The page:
Lily Bulb Description
Plants "catch" a virus similar to the way we fall victim to a headcold or influenza. Sucking insects, such as aphids, can transfer virus diseases from plant to plant and should be controlled in the garden. All garden-grown plants, whether lily, iris or tulip have one or more viruses present in the tissues. Trouble doesn't start until several different viruses find a home in the same plant. A plant can grow quite happily with one or two different strains of virus, but will begin to show streaking and twisting in the leaves, and eventual death, if several more strains are added. This is similar to an office worker functioning with a simple headcold, but add the flu...
There is no cure for plant viruses, only prevention. Regularly inspect your garden throughout the growing season, bearing in mind that some cultivars may have suspicious-looking foliage early in the season, but look great later. This is due to envirnment, not virus. If in a group of recently planted lilies, all look great except one, keep an eye on the one which looks unhealthy, but check for outside factors, such as mechanical damage to the sprout, insect activity, or competition from overly aggressive trees, shrubs or ground covers. It is best to control aphids, and wait until early the next season before passing judgment. Relocating bulbs to better drained soil, adding humas, or providing Trace Elements will many times correct foliage concerns.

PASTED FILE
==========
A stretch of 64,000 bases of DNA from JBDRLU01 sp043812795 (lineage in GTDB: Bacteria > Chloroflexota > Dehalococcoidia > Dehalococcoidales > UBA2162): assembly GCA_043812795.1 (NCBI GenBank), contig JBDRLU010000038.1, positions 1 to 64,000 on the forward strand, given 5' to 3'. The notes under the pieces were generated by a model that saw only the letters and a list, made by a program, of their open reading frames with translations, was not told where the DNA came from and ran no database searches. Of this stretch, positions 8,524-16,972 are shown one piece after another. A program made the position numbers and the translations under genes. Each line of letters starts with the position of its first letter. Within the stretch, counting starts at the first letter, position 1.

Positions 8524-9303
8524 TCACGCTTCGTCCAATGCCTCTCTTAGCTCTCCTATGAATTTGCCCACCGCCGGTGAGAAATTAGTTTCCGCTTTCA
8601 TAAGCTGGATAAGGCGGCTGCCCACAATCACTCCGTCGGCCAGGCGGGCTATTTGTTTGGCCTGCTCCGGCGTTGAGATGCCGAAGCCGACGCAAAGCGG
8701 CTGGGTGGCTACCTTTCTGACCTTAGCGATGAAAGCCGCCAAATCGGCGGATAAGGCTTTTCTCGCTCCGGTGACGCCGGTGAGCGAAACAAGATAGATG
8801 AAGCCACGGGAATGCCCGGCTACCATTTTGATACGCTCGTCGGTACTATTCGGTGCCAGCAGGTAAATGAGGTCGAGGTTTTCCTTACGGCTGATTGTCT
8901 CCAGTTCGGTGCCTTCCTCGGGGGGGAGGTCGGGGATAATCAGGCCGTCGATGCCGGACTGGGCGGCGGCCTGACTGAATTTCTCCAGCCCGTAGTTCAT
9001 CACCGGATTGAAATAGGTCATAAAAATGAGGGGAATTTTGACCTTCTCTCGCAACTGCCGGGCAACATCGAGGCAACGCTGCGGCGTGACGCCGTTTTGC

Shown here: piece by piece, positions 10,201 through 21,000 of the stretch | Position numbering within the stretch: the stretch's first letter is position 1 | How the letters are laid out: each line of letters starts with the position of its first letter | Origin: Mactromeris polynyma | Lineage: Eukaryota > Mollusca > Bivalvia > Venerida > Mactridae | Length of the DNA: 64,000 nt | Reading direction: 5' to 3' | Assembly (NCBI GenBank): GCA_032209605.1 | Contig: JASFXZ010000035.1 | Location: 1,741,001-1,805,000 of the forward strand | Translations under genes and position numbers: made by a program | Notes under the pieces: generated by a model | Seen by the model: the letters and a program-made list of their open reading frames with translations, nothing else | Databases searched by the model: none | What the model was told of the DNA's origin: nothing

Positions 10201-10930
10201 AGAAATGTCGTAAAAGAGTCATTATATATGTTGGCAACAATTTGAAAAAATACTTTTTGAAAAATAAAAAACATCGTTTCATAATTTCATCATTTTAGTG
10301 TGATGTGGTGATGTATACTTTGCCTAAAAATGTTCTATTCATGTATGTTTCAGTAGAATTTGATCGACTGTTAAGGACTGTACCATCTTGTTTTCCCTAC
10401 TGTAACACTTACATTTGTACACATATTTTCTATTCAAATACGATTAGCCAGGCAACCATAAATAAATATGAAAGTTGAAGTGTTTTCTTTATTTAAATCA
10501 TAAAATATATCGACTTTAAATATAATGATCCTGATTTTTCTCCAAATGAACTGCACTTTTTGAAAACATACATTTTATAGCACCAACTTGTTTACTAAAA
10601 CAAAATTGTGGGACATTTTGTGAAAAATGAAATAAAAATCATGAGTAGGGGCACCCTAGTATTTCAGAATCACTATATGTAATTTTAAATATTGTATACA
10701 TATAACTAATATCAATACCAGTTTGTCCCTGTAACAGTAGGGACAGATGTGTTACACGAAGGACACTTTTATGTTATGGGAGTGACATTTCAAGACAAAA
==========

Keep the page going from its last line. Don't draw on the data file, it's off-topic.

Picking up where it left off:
Note: The old-fashioned Tiger Lily (Lilium tigrinum); tall, orange recurved flowers is heavily infected with viruses, do not plant with other hybrids, keep isolated by at least 100 feet to be safe.